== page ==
OK – I’ll get off my soapbox now – and make room for you. Let me know what you think. Can we find the right balance where today’s tools facilitate and allow us to appreciate both on and offline interaction? Share your thoughts and we’ll recap what we learn in a future blog. (If you’d like to talk offline, my number is 847-322-9429). Until then,” thanks for the eye contact.”
Lots of people attending SXSW this year were newbies, including me. I came because I was invited to moderate a panel about the growth and impact of social marketing budgets. (more on that in a later post) The speaker packet that came with the job signaled some of the culture and inconsistencies of this event.
The first instruction was to go to the speakers’ “green room” at my venue and check-in an hour before my panel. It informed us that once we checked in, we would not be able to leave the green room until we were escorted to the presentation room, There, the captive speakers were to make final preparations. All of this was a bit laughable. First of all, the so-called “green room” was a hallway space behind a portable room screen. It was packed with SXSW volunteers who monopolized the three chairs and took up the remaining square footage in little cluster mobs. Secondly, my panel was all senior managers of big brands who were not going to be held prisoner for an hour that could otherwise be productively spent.
Here was the next piece of advice that we received: “Do not begin your presentation by telling the audience that you have not prepared for the session.” Really? In addition, the materials informed us if we were not good that the audience would simply leave and go to a different, better session. Being a frequent presenter who works hard at giving the audience something of value, I wondered about the civility of an audience that would simply up and leave.
Only later did I realize why this counsel was rendered. Our panel was SRO and thankfully, no one voted with their feet. The audience was engaged and interested to the end. Immediately following, I went to a “core conversation” session, which is a facilitated group discussion. It was supposed to delve into how to monetize UGC. It ended up being a tutorial about Gen Z and how best to engage them. The monetization was exchanging reputation points for merchandise. Not five minutes into the “discussion” an audience member asked when they were going to start dealing with the topic that was advertised. The presenters continued chatting about their Gen Z site. Pretty soon, others started asking direct Qs about the topic they came to discuss. Before too long, about a quarter of the group was gone.
Not as bad as the poor woman who was a “solo” presenter on the subject of “social shop”, obviously a hot topic since she filled a ballroom with well over 250 people. She started by fumbling around on the dias, trying to connect her computer and search frantically for her deck, She kept telling the audience that she would start as soon as she located her material, which she never did. In the process, she actually knocked a chair off the stage! Finally, she said, “Well, let’s just start. Everyone likes to shop. Where do they shop on-line? Hmm, let’s think. Oh, Amazon. And,where else?” Ouch! Within 10 minutes half the audience stood up en masse and left. 20 minutes in, only a few diehards remained.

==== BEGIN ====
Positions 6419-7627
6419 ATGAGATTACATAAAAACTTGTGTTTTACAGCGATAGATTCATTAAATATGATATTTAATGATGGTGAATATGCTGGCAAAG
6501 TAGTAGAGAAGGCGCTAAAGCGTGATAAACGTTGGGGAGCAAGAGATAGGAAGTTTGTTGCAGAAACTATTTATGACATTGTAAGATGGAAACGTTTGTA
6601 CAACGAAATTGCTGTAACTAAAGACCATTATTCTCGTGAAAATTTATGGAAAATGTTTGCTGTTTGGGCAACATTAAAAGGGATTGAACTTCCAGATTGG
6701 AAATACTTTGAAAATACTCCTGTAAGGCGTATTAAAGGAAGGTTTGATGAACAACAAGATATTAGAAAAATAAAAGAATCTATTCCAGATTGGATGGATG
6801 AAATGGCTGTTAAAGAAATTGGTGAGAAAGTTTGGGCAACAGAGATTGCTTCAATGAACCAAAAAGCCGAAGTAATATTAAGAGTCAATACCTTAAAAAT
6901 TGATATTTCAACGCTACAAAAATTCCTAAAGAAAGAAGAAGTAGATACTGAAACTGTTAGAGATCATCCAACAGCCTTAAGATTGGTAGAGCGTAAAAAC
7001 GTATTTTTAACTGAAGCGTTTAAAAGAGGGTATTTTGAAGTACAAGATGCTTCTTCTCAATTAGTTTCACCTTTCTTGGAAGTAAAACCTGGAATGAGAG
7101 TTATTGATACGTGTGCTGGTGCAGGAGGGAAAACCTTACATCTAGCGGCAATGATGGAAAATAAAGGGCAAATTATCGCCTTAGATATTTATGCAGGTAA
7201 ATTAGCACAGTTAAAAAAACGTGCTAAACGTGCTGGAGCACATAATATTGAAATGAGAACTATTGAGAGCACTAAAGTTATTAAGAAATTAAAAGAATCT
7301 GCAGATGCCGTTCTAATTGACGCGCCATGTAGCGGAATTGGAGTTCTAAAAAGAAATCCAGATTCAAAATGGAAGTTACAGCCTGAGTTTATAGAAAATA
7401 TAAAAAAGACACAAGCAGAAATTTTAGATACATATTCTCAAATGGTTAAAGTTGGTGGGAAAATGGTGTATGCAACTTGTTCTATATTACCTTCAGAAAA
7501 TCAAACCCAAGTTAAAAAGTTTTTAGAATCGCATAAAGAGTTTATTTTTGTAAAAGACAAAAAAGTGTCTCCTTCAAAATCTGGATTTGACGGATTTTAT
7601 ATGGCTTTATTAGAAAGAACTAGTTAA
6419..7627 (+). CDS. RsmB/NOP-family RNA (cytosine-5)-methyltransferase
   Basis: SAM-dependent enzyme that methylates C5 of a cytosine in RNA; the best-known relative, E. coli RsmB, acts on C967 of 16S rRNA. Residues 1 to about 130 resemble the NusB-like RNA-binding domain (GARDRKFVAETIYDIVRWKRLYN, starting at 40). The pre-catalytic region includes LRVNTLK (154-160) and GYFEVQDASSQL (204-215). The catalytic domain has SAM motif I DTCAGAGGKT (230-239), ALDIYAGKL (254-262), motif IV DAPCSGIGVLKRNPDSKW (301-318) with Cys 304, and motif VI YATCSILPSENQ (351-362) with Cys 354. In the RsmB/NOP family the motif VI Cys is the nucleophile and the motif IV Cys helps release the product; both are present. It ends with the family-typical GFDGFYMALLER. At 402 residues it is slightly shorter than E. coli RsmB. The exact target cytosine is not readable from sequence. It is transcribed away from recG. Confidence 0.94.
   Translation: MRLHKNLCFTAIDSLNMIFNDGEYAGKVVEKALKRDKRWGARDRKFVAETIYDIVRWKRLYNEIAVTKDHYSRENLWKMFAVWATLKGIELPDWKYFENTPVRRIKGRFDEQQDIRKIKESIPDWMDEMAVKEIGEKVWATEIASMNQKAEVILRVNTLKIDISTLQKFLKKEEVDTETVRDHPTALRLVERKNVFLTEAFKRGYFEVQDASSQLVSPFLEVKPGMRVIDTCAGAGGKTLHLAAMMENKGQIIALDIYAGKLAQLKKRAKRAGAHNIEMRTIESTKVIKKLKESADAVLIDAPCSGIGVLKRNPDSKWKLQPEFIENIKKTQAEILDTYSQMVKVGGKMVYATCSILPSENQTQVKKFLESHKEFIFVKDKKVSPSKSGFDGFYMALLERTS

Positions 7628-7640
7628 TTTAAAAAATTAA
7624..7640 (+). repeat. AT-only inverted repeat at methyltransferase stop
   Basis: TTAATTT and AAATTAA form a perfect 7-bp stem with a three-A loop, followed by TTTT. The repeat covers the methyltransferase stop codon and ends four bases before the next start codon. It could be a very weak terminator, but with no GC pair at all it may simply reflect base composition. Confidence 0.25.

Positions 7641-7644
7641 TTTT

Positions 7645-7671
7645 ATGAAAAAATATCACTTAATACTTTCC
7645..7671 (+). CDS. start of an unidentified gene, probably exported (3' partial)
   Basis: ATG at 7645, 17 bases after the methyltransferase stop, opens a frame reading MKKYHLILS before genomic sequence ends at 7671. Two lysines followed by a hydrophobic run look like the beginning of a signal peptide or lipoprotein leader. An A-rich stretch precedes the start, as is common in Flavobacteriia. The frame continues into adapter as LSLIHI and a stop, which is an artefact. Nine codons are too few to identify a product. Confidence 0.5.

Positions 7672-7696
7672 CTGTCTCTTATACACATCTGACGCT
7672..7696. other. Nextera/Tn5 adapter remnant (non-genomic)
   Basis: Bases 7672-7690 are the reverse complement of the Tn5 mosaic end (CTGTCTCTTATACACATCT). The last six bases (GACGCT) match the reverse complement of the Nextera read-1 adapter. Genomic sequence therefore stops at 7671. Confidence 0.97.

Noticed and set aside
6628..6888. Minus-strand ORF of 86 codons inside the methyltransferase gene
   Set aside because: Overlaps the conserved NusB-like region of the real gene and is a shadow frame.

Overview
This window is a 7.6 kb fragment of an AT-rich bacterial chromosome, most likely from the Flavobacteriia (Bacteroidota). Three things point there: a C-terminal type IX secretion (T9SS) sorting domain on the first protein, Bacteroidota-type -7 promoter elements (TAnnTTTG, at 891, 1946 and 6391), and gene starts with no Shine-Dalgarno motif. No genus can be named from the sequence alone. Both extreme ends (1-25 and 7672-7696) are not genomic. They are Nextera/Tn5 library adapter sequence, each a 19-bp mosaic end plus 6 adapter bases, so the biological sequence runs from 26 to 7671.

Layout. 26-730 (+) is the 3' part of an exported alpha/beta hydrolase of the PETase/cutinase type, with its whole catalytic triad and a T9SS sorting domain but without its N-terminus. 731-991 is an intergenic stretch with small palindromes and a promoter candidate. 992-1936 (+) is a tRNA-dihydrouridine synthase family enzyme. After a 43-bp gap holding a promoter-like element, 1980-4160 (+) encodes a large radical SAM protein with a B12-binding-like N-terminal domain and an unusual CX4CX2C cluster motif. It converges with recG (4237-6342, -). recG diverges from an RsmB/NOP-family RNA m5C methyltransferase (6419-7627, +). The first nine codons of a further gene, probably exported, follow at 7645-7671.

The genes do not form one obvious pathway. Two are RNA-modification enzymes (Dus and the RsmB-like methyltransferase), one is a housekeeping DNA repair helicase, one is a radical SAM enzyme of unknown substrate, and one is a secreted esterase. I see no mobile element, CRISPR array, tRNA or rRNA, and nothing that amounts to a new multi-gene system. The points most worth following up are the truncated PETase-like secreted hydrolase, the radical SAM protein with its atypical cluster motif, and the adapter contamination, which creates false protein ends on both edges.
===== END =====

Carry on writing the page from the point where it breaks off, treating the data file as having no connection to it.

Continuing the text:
This is the culture of SXSW. By and large, the sessions and speakers are chosen through a crowd-sourcing process. People submit ideas in several categories and then the public votes. The brief topic summaries are irreverent, creative and designed to appeal to the geek crowd that SXSW draws. Here’s the issue: is this the best method of getting the best content? The brief topic elevator speeches do not present enough information to really grasp what the submitter really wants to present. The funniest or goofiest descriptions go viral and people vote them in. Other submitters do the best job of socializing their submissions and garner the most votes. Now we have a bunch of potentially interesting content, but no idea of the experience and quality of the presenters. While I appreciate the authentic nature of this approach, my experience attending these sessions was so hit or miss, that it begins impacting the perception of the overall experience. It’s difficult for me to leave the office, even though it’s energizing to participate in a group knowledge soak. So many of the sessions did not do a good job of communicating the true topic, so I either left (Yes, I was uncivil in this way) or I learned something I didn’t set out to explore.
Ultimately what every newbie learns is that the value of the conversation is key; not in the quality of the panels and presentations. Yes, I had a different learning experience than what was billed, but ultimately the learning comes from stringing together unrelated nuggets and creating a new body of knowledge. As long as your brain is wired a bit differently when you leave, you’ve made a good investment of time and money, even if you didn’t learn what you thought you would.
While the same can be said for many conference experiences, as with everything at SXSW, it was just more apparent there and therefore, more revealing. Conferences should be a magical alchemy of content, connections and conversation. What conferences do you think do the best job of this?